Of all the new experiences beginning students encounter when they start yoga, moving their toes is arguably the most challenging. After a lifetime of being stuffed into shoes and ignored, their toes feel as inert and dull as the calluses on their heels and elbows. Spreading their toes seems just about as accessible as crossing their ankles behind their heads, and clumsy toes are right up there with tight hamstrings and weak shoulders as a source of frustration for beginners—and for those long past the beginning stage.
Why Toes Matter
As a teacher, you can help motivate your mystified, frustrated students to work with their toes by educating them about their importance. After all, they've gotten along just fine with stiff toes for all these years, thank you very much, so why start working on them now? Of immediate importance, in class, is that toes are part of the human balance mechanism. Have you ever taught "toe warm-ups" before Vrksasana (Tree Pose), for example? If the toes can spread wide, that one foot that's on the ground creates a broader foundation for the balance pose. In addition, if the foot and its toes are sensitive and "awakened" by the toe warm-up, as opposed to dull, they'll transmit subtle information about body-weight shifts to the brain, which will use it to correct and fine-tune its balance responses in the pose.
Off the mat, toes are an important part of the push-off action humans use while walking, running, and climbing stairs. If toes are stiff, the smoothness and efficiency of gait will be affected, and other joints and muscles will have to compensate for the disturbance in the chain of actions. As these compensations become recurrent and repetitive, they may contribute to inflammatory conditions, such as tendinitis in the Achilles tendon or at the knee. Gait compensations and tight shoes can also contribute to the formation of a bunion, at the joint where the big toe joins the sole of the foot. Bunions are painful inflammatory conditions caused by displacement of the big toe—basically, the big toe is pushed toward, into, or even under the next toe by tight, pointed shoes—that can deform the joint and require surgery.
Help Your Toes Move
Ideally, you won't have to resort to scare tactics to motivate your students to work with their toes. Like most parts of the body, it's much easier to keep feet healthy and flexible than to resort to patch-up treatments after the damage has been done. Yoga, of course, is a great way to move, stretch, and awaken the feet and toes. Your students can begin working right away to improve their toes' flexibility, starting with their next Downward Dog. While on hands and knees before going up in the pose, have them turn their toes forward (this is toe extension, which is what we need for a good push-off while walking), so they're pointing toward their knees. Then gradually shift the torso back toward the heels, keeping the knees on the floor, stopping to breathe and relax the toe muscles when the stretch becomes intense. As the toes gradually stretch out, students can sit on the heels with toes still pointing toward the knees and knees on the floor. Depending on initial flexibility, the progression to sitting upright may happen immediately or may take several months, and your students should never force the toes painfully to speed up the process.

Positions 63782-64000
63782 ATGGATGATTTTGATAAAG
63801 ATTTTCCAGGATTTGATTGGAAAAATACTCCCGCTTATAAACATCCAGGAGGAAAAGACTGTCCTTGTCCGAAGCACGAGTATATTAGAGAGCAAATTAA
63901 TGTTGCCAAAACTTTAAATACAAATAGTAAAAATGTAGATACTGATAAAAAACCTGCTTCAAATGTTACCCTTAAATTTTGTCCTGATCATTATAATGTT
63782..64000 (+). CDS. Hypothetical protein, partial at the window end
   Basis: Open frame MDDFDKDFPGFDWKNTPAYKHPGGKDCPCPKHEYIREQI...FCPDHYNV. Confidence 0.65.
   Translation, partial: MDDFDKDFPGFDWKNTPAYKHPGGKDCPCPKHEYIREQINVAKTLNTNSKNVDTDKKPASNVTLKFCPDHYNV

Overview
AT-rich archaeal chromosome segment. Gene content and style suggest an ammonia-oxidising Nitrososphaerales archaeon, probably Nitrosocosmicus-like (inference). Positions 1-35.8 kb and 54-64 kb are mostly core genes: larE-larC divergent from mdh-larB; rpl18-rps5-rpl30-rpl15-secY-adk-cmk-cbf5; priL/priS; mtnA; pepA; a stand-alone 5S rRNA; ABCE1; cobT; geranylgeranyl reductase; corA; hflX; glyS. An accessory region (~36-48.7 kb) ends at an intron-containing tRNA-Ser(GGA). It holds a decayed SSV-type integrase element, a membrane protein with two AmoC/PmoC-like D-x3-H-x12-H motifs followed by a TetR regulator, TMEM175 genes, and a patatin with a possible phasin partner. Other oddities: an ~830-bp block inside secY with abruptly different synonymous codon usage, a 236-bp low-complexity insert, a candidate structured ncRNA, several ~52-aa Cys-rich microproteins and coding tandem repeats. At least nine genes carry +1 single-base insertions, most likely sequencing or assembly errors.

Another set of normal toe motions is called abduction and adduction. Have you ever seen a bare foot with the toes pushed together, still in the shape of a pointed-toe shoe? The toes are "stuck" in this abnormal position, which is a common cause of bunions, and have lost the normal ability to spread wide. Draw a line down the center of the sole of the foot, from heel to the center toe: when you spread the toes, you're abducting them away from this midline; while narrow, tight, or pointed-toe shoes push the toes into the opposite, or adducted, position. Stretch the toes gently into abduction by inserting the fingers of one hand between the toes of the opposite foot. This is best accomplished while sitting with the left ankle crossed over the right knee and the right palm resting on the left sole, for example. Use the narrowest part of the fingers if toes are stiff; a bit of gentle squeezing and massaging can help loosen things up.
Cultivate Toe Independence
Once your students are restoring the toes' flexibility in abduction by avoiding ill-fitting shoes and gently stretching a few times a week, it's time to try abducting with the toes' own muscles. The toe abductors are some of the smallest, most obscure, and least known of all the muscles in the body. They include the dorsal interossei, which lie between the metatarsals (the longish, thin bones you can feel along the top of your arch, pointing toward and ending at your toes). The big toe and little toe each have their own abductors. Sadly, the toe abductors are commonly completely atrophied, or wasted away, due to lack of use. They may be slow to wake up, but with practice it can be done. Try actively spreading the toes after you've stretched and massaged them. Actively abducting the fingers at the same time as the toes may help them get the idea.
Maybe our students would be more motivated if we suggested they "play" with their toes instead of "work" with them. After all, don't you have to crack a smile when you're trying to move your little toe using a muscle called abductor digiti minimi?
Julie Gudmestad is a certified Iyengar Yoga teacher and licensed physical therapist who runs a combined yoga studio and physical therapy practice in Portland, Oregon. She enjoys integrating her Western medical knowledge with the healing powers of yoga to help make the wisdom of yoga accessible to all.
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